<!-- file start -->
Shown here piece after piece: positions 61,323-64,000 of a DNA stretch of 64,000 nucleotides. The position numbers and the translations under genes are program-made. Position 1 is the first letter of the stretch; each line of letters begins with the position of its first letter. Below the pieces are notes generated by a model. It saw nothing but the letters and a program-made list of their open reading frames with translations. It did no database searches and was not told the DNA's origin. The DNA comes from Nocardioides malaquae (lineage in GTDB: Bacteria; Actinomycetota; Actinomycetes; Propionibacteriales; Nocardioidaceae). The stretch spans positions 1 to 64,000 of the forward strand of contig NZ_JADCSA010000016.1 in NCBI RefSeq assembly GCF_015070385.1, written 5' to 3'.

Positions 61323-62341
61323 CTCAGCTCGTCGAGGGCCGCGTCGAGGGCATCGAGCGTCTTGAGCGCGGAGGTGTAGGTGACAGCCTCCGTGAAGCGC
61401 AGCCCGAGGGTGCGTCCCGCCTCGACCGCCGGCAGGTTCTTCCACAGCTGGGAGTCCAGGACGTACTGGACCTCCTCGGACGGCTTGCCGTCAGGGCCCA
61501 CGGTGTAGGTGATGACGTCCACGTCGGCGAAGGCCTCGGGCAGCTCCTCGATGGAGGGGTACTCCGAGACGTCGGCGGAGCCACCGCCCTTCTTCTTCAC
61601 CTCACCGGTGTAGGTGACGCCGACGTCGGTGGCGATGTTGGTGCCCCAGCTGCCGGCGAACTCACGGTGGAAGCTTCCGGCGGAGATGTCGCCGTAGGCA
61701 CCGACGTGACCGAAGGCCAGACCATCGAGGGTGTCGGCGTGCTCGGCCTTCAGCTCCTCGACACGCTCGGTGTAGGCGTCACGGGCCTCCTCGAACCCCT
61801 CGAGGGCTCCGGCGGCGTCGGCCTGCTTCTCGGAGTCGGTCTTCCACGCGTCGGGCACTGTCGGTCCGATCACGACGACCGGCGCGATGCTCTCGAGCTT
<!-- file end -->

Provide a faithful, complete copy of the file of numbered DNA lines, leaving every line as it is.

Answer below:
Shown here piece after piece: positions 61,323-64,000 of a DNA stretch of 64,000 nucleotides. The position numbers and the translations under genes are program-made. Position 1 is the first letter of the stretch; each line of letters begins with the position of its first letter. Below the pieces are notes generated by a model. It saw nothing but the letters and a program-made list of their open reading frames with translations. It did no database searches and was not told the DNA's origin. The DNA comes from Nocardioides malaquae (lineage in GTDB: Bacteria; Actinomycetota; Actinomycetes; Propionibacteriales; Nocardioidaceae). The stretch spans positions 1 to 64,000 of the forward strand of contig NZ_JADCSA010000016.1 in NCBI RefSeq assembly GCF_015070385.1, written 5' to 3'.

Positions 61323-62341
61323 CTCAGCTCGTCGAGGGCCGCGTCGAGGGCATCGAGCGTCTTGAGCGCGGAGGTGTAGGTGACAGCCTCCGTGAAGCGC
61401 AGCCCGAGGGTGCGTCCCGCCTCGACCGCCGGCAGGTTCTTCCACAGCTGGGAGTCCAGGACGTACTGGACCTCCTCGGACGGCTTGCCGTCAGGGCCCA
61501 CGGTGTAGGTGATGACGTCCACGTCGGCGAAGGCCTCGGGCAGCTCCTCGATGGAGGGGTACTCCGAGACGTCGGCGGAGCCACCGCCCTTCTTCTTCAC
61601 CTCACCGGTGTAGGTGACGCCGACGTCGGTGGCGATGTTGGTGCCCCAGCTGCCGGCGAACTCACGGTGGAAGCTTCCGGCGGAGATGTCGCCGTAGGCA
61701 CCGACGTGACCGAAGGCCAGACCATCGAGGGTGTCGGCGTGCTCGGCCTTCAGCTCCTCGACACGCTCGGTGTAGGCGTCACGGGCCTCCTCGAACCCCT
61801 CGAGGGCTCCGGCGGCGTCGGCCTGCTTCTCGGAGTCGGTCTTCCACGCGTCGGGCACTGTCGGTCCGATCACGACGACCGGCGCGATGCTCTCGAGCTT